Bottom line: Jesus tells us what to do when hear about outrages and disasters - not to think we are somehow superior to the victims, but that we should examine our own hearts.
This Lent we have seen the devil's strategy: to divide and scatter. Jesus wants to bring us together, to help us achieve proper focus, to put God first. As Jesus says, to serve God alone. When we do that everything else falls into place.
Last week we saw a powerful way to focus: by gratitude - thanking God for things great and small, even for the troubles that God allows as part of his providence. We saw the example of St. Patrick who Irish pirates kidnapped and sold into slavery. He discerned the hand of God even in that miserable experience and he kept his focus.
We see something similar in today's Gospel. They bring Jesus news of Pilate murdering some Galileans and mixing their blood with sacrifices. This refers to him sending Roman soldiers into the Temple to capture some presumed rebels. The soldiers kill them and their blood mixes with blood of lambs. A horrific sacrilege, a sickening outrage. These kinds of outrages would lead to the Jewish Revolt and the destruction of the Temple in 70 A.D.
How does Jesus respond? Does he issue a condemnation? No, he brings it back to the personal: "If you do not repent, you will all perish as they did."
Jesus responds similarly to news of a tower collapsing killing 18 people. He tells his listeners: don't think you are superior those who died in that disaster. You know, there's something perverse in us when we hear about another person's misfortune, maybe a heart attack. We ask: Did he smoke? Eat too much red meat? Refuse to see a doctor?
We want to blame the victim - and think we are above it. That way of thinking can apply when when we hear about some disaster like an airplane crash or a terrorist attack. That could never happen to us! But of course it could.
Someone right now could be planning to attack you or me - or all of us. That priest in Montreal did not know a man would rush him and stab him during Mass on Friday. Like the people on that Ethiopian flight or in the mosques in Christchurch our lives hang by a thread. So Jesus says, "If you do not repent, you will all perish as they did." Jesus is not talking about their eternal fate, but their unexpected death.
Like Jesus, St. Paul speaks about the fragility of our existence. "Whoever thinks he is standing firm should take care not to fall." We need to repent, refocus our lives.
Last week we saw refocus in terms of citizenship. God wants us to be good citizens. If we can do something to help a fellow human we should do it - thoughtfully and prayerfully. At the same time, recognize our true citizenship. Set our eyes on the prize - eternity. To obtain the prize requires repentance - turning to God. C.S. Lewis expressed it this way:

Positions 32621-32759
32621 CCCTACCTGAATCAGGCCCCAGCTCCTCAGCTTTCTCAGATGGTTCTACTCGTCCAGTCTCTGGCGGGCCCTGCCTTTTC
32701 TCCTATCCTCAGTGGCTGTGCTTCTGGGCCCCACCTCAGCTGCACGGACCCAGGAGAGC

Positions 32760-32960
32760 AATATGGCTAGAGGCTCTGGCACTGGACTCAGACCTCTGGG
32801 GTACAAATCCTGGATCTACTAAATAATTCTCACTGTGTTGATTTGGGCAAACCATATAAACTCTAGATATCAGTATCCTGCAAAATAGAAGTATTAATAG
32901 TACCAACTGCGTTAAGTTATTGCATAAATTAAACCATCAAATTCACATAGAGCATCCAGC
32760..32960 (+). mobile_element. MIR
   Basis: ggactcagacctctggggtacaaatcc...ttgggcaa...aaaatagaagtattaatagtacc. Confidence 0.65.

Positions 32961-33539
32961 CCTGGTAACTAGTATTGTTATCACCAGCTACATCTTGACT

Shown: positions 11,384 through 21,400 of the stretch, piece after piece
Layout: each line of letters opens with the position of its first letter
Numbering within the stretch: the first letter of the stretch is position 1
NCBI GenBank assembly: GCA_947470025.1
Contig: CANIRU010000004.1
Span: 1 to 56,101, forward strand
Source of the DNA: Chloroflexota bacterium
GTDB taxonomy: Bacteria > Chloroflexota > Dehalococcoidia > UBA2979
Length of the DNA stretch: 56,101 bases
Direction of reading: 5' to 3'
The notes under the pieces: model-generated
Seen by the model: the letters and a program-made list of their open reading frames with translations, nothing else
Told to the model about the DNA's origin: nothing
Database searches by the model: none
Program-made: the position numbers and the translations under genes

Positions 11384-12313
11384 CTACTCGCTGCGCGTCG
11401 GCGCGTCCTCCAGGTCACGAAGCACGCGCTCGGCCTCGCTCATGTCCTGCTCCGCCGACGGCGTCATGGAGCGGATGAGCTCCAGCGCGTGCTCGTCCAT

"Fallen man is not simply an imperfect creature who needs improvement: he is a rebel who must lay down his arms. Laying down your arms, surrendering, saying you are sorry, realizing that you have been on the wrong track and getting ready to start life over again from the ground floor-that is the only way out of a 'hole.' This process of surrender-this movement full speed astern-is repentance."
Next Sunday we will hear the great parable of repentance. A young man disgraces himself, his family and his father. He wants sink into despair. But he gets up and courageously returns.
So, Jesus tells us what to do when hear about outrages and disasters - not to think we are somehow superior to the victims, but that we should examine our own hearts. Jesus warns, "If you do not repent you will all perish as they did." or as St. Paul says, "Whoever thinks he is standing firm should take care not to fall." Amen.
*You know, I can't do much about Donald Trump, but I can do something about Phil Bloom.
From Archives (Year C homilies for Third Sunday of Lent):
Homilies for Year A Readings for RCIA Scrutinies:
Seapadre Homilies: Cycle A, Cycle B, Cycle C
Audio Files of Homilies (Simple Catholicism Blog)
Take the Plunge Bible Study (audio resources)
Are these homilies a help to you? Please consider making a donation to St. Mary of the Valley Parish.
Other Priests' Homilies, Well Worth Listening:
Fr. Frank Schuster
Fr. Brad Hagelin
Fr. Jim Northrop
Fr. Michael White
Fr Pat Freitag (and deacons of St. Monica)
Bishop Robert Barron
Bulletin (St. Mary of Valley Parish)
Parish Picture Album
MBC - Mary Bloom Center, Puno, Peru